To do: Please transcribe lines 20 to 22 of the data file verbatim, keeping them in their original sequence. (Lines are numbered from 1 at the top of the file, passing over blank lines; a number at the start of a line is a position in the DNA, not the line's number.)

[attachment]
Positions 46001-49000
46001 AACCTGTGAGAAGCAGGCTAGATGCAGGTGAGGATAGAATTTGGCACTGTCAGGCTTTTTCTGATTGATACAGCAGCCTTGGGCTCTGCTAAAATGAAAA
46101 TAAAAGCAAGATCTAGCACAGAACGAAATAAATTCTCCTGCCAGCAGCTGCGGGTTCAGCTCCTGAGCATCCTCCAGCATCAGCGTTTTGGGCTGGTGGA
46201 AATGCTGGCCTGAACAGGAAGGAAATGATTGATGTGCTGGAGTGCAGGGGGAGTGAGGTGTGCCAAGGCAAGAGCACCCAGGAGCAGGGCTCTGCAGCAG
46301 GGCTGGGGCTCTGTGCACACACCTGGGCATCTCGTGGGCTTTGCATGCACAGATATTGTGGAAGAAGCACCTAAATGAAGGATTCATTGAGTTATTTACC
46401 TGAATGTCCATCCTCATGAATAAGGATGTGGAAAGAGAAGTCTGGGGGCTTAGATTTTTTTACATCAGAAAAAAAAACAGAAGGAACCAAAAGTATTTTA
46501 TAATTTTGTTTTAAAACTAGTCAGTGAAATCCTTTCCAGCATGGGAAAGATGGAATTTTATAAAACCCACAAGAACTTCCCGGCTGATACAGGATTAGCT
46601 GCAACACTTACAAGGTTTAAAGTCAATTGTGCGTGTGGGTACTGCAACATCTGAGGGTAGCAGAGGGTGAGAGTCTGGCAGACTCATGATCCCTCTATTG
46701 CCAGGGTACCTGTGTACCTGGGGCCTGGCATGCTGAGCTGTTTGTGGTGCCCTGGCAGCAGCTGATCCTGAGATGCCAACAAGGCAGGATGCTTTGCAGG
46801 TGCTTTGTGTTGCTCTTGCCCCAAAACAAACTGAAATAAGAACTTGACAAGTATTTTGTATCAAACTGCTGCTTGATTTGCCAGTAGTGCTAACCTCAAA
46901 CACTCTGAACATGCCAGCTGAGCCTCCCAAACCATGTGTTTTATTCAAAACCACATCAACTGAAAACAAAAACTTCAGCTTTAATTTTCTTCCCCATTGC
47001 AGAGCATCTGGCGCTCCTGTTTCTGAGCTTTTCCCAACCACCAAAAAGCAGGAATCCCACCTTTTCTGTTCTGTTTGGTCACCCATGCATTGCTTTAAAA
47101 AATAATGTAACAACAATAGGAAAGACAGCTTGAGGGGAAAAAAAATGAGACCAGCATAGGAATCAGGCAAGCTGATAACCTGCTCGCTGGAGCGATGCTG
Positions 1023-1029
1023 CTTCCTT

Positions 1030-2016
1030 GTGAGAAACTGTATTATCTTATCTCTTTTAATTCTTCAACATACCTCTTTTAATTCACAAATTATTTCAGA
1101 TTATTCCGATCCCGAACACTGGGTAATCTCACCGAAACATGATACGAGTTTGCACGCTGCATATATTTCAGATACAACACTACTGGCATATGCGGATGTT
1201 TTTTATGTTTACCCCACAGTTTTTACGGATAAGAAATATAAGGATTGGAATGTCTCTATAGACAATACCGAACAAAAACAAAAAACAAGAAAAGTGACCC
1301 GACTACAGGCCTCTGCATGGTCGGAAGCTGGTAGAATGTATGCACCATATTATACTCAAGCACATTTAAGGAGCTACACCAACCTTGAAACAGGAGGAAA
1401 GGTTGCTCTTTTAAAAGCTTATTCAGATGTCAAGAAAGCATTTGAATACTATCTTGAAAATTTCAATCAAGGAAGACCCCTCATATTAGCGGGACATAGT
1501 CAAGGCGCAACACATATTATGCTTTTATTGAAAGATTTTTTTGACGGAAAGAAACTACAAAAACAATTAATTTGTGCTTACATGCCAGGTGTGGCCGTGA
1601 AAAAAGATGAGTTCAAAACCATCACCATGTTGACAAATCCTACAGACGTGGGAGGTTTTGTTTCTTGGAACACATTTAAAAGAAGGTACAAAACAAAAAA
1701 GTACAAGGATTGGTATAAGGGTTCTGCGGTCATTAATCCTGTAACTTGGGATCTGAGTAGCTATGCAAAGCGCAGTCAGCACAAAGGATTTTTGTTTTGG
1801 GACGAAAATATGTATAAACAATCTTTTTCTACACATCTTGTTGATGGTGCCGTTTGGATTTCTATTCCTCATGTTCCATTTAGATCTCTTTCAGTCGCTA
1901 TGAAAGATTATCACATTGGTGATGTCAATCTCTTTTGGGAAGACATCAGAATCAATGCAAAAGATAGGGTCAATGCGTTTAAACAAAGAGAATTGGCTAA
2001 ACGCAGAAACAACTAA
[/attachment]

1301 GACTACAGGCCTCTGCATGGTCGGAAGCTGGTAGAATGTATGCACCATATTATACTCAAGCACATTTAAGGAGCTACACCAACCTTGAAACAGGAGGAAA
1401 GGTTGCTCTTTTAAAAGCTTATTCAGATGTCAAGAAAGCATTTGAATACTATCTTGAAAATTTCAATCAAGGAAGACCCCTCATATTAGCGGGACATAGT
1501 CAAGGCGCAACACATATTATGCTTTTATTGAAAGATTTTTTTGACGGAAAGAAACTACAAAAACAATTAATTTGTGCTTACATGCCAGGTGTGGCCGTGA